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Big energy consumers pledge to co-operate

By Li Fangchao (China Daily)
Updated: 2006-12-18 09:01
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China, hosting its first major energy summit over the weekend, urged top oil consumers to unite in the face of fluctuating global oil prices and maintain energy security.

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China, the United States, Japan, South Korea and India, which together use almost half of the world's energy, agreed in a joint statement to strengthen co-operation in seeking energy alternatives, energy conservation and the sharing of information.

The five consumer nations will also focus on diversifying energy sources, increase efficiency to reduce oil dependency, co-operate on strategic oil reserves, and encourage more investment in the industry to ensure sufficient supply.

"We are trying to convey a rational and active signal to the world that its major oil consumers will strengthen co-operation in energy savings, increase efficiency, and seek oil alternatives," said Ma Kai, Minister of theNational Development and Reform Commission(NDRC).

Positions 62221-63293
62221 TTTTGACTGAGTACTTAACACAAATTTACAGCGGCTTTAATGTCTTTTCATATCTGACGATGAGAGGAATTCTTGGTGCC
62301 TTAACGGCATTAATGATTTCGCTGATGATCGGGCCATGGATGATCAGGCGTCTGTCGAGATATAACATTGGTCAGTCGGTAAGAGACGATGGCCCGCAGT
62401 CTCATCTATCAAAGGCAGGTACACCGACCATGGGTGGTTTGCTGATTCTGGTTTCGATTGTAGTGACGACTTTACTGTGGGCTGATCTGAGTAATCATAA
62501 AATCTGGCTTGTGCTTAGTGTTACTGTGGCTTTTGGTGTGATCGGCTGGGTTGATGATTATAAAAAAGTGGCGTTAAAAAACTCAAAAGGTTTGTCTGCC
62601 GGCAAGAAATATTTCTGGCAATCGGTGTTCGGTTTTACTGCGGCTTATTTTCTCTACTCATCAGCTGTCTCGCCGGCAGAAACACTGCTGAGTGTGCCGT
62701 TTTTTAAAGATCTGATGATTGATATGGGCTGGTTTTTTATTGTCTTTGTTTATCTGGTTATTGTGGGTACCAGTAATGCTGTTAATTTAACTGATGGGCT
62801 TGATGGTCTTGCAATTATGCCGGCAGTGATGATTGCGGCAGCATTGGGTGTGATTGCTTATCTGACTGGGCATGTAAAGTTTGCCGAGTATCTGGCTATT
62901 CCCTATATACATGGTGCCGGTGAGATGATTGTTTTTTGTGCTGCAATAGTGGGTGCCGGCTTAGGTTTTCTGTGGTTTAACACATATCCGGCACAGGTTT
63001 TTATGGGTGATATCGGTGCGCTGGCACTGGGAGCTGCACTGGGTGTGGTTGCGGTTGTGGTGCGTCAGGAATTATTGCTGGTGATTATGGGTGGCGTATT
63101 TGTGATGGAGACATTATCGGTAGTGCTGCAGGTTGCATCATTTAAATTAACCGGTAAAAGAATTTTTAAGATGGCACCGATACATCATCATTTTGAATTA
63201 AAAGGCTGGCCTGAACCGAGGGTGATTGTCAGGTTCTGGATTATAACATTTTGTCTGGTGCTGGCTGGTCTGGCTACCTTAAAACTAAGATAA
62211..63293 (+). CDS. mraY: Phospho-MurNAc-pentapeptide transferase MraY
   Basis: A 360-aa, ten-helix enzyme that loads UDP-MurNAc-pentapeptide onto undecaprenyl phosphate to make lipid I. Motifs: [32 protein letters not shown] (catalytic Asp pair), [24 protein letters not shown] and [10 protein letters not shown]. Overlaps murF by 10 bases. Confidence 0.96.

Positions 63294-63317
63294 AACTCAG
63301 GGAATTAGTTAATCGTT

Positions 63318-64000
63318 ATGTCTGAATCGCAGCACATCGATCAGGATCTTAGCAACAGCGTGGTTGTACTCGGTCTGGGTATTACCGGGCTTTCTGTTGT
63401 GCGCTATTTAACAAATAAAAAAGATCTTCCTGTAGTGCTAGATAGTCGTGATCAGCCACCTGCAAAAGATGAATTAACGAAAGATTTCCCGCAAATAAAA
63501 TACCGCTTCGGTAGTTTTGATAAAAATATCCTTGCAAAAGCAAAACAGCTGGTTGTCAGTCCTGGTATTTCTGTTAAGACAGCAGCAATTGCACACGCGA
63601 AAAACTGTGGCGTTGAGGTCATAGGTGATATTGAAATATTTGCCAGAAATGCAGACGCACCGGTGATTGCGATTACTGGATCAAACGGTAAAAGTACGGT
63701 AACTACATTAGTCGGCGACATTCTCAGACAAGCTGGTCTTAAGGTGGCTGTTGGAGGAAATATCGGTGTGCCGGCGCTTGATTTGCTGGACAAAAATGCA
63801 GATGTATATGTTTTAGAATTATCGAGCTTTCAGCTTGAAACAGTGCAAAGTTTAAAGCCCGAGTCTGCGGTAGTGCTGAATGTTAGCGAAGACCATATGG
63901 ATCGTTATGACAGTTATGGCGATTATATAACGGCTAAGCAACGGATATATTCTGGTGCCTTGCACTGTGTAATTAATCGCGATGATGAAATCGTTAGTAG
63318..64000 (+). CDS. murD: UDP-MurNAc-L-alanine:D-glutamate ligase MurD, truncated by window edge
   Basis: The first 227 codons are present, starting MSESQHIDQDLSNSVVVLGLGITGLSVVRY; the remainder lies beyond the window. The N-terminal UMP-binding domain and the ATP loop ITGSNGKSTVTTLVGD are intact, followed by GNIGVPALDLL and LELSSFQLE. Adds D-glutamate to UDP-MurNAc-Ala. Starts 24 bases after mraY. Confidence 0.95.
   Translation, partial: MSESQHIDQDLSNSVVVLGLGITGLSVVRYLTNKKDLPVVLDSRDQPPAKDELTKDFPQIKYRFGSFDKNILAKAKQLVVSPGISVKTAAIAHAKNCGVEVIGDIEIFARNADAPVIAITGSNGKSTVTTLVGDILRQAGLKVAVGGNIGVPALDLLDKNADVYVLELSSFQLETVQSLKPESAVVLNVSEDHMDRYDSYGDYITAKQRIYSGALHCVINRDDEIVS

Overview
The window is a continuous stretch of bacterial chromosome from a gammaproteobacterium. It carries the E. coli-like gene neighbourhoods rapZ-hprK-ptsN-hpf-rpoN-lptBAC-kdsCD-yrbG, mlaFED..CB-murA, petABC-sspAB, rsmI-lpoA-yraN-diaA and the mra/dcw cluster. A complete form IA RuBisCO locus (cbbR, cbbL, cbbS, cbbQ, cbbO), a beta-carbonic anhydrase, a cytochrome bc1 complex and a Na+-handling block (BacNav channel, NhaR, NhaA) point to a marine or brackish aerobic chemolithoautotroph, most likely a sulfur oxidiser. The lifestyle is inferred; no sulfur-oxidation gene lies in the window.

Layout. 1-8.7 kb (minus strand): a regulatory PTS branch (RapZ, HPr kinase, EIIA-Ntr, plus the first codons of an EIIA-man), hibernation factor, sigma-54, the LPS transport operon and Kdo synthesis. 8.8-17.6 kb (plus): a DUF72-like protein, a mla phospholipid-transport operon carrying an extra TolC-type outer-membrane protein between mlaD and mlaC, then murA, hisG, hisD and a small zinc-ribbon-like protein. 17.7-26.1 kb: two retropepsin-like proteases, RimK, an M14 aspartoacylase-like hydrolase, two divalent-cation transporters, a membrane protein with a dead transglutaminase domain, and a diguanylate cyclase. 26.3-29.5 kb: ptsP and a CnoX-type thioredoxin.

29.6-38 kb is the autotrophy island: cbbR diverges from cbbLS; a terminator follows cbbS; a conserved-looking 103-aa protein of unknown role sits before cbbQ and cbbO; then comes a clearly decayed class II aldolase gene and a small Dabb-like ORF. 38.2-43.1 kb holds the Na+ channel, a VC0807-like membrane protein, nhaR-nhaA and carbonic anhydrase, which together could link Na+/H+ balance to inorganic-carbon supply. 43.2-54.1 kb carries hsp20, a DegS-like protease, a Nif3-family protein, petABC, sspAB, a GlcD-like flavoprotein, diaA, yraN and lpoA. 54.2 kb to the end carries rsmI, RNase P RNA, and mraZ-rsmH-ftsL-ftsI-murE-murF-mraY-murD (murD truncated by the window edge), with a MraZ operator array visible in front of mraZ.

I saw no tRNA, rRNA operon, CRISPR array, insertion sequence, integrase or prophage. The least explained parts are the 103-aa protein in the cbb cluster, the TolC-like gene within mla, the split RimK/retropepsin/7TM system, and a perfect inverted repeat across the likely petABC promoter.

Proposed by China, the first-ever meeting of energy ministers from the world's leading oil consuming nations comes at a time of fluctuating prices and growing demand.

Last year, the five countries consumed 45.2 per cent of the world's oil production, Ma said.

He said the five have shared interests and are confronted with common problems.

The energy chiefs also called on all countries to build energy markets that are open, transparent, efficient and competitive.

Already the world's second-largest oil consumer and second-largest oil importer, China's demand is forecast to more than double by 2025.

Ma said the country would stick to its energy policy to put coal at the core and try to diversify its structure with oil, gas and new resources.

Coal still accounts for 70 per cent of the country's energy consumption and Ma said the country plans to enhance its renewable resources from 7 per cent to 16 per cent by 2020.

Chen Shouhai, professor from the China University of Petroleum, said the summit reflected "an inevitable trend of co-operation beteween oil consumers."

"Rather than seeking an alliance to confront the world's major oil producers, the summit focused on co-operation in conservation, technology, and development of new resources to reduce their reliance on oil," Chen said.

The five countries hoped the dialogue would become a regular event, and Japan has already offered to host the next round, Indian Minister of Petroleum and Natural Gas Murli Deora, told Reuters.

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